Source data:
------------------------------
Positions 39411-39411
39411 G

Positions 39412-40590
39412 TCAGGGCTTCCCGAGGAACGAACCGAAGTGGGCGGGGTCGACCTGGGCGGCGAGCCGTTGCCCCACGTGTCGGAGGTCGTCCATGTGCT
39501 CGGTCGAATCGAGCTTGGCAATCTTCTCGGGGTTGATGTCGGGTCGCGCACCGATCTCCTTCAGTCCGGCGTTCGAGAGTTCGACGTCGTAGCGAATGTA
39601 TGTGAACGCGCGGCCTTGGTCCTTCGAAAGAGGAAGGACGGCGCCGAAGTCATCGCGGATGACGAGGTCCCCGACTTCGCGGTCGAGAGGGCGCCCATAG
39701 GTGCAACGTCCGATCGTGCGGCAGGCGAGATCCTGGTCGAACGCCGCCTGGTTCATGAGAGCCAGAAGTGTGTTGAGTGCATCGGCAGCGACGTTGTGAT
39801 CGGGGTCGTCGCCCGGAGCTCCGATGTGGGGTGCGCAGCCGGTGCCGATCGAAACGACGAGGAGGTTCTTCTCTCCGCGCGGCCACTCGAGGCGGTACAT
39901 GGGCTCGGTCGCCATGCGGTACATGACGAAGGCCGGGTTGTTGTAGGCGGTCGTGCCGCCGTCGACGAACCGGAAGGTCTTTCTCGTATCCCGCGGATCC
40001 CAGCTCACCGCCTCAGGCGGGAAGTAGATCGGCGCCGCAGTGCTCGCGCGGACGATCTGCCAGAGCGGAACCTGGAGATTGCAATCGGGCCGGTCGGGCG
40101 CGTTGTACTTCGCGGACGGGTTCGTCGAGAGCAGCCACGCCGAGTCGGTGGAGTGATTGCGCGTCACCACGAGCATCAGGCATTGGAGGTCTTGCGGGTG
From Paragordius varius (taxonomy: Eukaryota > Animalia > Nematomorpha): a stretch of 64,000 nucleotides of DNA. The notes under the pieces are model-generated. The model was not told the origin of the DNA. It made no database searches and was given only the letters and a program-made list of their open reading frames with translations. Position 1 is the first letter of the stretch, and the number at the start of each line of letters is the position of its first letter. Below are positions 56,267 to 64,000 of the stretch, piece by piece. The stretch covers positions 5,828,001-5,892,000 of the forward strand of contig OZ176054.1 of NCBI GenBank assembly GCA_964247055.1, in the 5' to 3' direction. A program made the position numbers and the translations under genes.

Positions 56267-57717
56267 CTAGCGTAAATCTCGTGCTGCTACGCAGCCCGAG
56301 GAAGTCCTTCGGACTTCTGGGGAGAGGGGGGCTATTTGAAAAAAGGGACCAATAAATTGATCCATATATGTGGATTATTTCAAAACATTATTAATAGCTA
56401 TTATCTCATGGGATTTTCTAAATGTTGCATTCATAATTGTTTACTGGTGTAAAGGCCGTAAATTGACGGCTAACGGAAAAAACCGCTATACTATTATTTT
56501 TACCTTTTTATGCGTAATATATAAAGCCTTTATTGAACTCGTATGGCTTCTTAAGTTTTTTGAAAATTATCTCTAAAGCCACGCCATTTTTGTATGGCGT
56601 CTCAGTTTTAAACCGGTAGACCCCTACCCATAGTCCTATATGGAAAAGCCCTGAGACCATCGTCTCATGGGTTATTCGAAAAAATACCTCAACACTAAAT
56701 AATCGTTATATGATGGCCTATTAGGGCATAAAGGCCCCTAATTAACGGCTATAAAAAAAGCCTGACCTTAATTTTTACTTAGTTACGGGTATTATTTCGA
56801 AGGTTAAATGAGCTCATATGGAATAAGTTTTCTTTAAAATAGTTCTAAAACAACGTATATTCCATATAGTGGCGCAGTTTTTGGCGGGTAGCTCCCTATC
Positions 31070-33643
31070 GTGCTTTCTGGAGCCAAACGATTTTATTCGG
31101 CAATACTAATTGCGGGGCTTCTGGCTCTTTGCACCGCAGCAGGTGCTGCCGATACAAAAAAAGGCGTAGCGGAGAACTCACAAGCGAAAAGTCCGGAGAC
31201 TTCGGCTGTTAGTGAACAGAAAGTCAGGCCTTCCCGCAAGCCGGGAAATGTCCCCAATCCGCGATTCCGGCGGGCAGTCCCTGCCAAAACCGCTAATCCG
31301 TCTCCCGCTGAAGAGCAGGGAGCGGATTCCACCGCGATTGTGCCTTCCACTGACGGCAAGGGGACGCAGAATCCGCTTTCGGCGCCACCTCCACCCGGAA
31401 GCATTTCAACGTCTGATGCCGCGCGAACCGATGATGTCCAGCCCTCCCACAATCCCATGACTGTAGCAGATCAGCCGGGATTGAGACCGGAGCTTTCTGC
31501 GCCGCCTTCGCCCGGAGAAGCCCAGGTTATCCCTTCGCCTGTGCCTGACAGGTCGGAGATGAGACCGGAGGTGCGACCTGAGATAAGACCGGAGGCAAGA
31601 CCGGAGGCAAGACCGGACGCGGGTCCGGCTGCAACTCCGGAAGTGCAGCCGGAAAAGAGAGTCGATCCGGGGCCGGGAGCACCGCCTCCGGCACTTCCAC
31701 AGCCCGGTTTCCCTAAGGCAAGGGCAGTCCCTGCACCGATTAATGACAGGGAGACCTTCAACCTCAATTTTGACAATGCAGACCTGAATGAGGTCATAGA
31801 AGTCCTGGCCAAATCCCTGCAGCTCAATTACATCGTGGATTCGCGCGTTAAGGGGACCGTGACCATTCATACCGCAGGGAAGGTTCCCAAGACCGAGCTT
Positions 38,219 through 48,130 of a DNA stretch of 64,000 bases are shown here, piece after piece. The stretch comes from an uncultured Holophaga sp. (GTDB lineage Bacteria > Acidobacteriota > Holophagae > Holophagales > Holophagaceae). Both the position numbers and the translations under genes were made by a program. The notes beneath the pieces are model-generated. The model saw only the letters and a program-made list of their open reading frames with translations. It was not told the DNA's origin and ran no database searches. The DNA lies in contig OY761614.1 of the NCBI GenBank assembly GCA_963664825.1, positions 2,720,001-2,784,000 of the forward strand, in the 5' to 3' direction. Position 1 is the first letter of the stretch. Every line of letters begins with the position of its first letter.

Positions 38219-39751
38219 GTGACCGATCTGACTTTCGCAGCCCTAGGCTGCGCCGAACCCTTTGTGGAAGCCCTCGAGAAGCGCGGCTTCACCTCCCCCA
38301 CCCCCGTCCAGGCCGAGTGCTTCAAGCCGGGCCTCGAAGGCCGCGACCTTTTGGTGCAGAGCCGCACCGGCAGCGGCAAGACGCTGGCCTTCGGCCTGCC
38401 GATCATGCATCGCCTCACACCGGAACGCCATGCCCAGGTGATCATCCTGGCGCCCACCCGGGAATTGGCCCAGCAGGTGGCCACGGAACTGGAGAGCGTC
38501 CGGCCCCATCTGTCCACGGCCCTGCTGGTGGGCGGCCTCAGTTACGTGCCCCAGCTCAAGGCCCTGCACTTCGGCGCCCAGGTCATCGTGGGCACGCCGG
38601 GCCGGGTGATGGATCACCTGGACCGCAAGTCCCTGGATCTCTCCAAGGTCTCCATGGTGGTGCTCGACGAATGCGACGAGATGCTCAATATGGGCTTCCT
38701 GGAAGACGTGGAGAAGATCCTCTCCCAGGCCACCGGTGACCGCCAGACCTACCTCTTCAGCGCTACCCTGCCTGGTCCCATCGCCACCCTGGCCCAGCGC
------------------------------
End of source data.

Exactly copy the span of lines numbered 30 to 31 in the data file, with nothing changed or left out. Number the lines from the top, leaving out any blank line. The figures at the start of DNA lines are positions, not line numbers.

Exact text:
31801 AGTCCTGGCCAAATCCCTGCAGCTCAATTACATCGTGGATTCGCGCGTTAAGGGGACCGTGACCATTCATACCGCAGGGAAGGTTCCCAAGACCGAGCTT
Positions 38,219 through 48,130 of a DNA stretch of 64,000 bases are shown here, piece after piece. The stretch comes from an uncultured Holophaga sp. (GTDB lineage Bacteria > Acidobacteriota > Holophagae > Holophagales > Holophagaceae). Both the position numbers and the translations under genes were made by a program. The notes beneath the pieces are model-generated. The model saw only the letters and a program-made list of their open reading frames with translations. It was not told the DNA's origin and ran no database searches. The DNA lies in contig OY761614.1 of the NCBI GenBank assembly GCA_963664825.1, positions 2,720,001-2,784,000 of the forward strand, in the 5' to 3' direction. Position 1 is the first letter of the stretch. Every line of letters begins with the position of its first letter.